Conceptual art: the advocates of a cerebral, immaterial kind of art with a soft spot for collage and photo-collage


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Like Fluxus, conceptual art can be said to be a descendent of the original Dada. International in scope, it began in the 1960s in the West (mainly the US and Europe), then gained popularity in Asia and South America.

By “conceptual art” we mean, in its most simple definition, a type of art in which the concepts and ideas expressed are the most important aspect of the work (“art as idea as idea,” Joseph Kosuth).

In fact, conceptual artists brought forth the notion that the essence of art doesn’t reside in its physical nature or qualities, but rather in the idea behind it. In other words: the concept upstream from the piece is more important than the work itself; the idea is more meaningful than the object that resulted from it.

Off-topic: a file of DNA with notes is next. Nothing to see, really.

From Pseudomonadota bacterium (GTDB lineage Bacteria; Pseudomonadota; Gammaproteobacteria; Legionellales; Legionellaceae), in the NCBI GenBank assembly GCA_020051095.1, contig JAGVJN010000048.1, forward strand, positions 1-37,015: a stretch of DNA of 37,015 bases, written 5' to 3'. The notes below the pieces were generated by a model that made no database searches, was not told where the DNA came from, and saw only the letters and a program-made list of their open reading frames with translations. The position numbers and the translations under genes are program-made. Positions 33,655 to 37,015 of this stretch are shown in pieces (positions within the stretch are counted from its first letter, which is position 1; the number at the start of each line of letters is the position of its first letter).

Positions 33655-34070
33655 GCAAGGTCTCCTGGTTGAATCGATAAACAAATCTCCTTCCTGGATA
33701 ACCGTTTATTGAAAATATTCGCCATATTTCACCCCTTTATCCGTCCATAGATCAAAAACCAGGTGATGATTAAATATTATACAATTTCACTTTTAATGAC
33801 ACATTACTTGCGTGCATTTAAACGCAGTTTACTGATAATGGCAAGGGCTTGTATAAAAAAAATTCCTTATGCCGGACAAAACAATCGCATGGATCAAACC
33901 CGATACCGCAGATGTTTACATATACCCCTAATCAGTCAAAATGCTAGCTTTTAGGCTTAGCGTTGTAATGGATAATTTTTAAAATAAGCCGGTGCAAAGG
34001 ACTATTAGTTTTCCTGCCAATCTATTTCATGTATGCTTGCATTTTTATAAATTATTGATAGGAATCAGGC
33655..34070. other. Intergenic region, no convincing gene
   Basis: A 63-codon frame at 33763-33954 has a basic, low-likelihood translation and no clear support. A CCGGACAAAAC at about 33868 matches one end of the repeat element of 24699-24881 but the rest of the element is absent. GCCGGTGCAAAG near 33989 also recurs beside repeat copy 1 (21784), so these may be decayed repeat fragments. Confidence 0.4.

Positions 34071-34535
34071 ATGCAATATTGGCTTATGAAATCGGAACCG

In the words of Douglas Huebler, an internationally-renowned conceptual artist, on the relative unimportance that physical objects play within his work: “The world is full of objects, more or less interesting; I do not wish to add any more.”

The rarity of physical and emotional content in conceptual art soon came to express a cerebral, anti-artistic, anti-emotional and self-referential art form (“art as art and nothing but art,” Ad Reinhardt).

Even conceptual artists often used (and still use) techniques such as collage and photo-collage. But, unlike other modern avant-garde art movements, in their work they mostly used original photographs instead of images taken from other sources (i.e., there was very little copying and pasting going on).

The few artists that included “borrowed” images in their collages and photo-collages were: John Baldessari, Giulio Paolini, Victor Burgin, Edward Ruscha, Joseph Kosuth and On Kawara.

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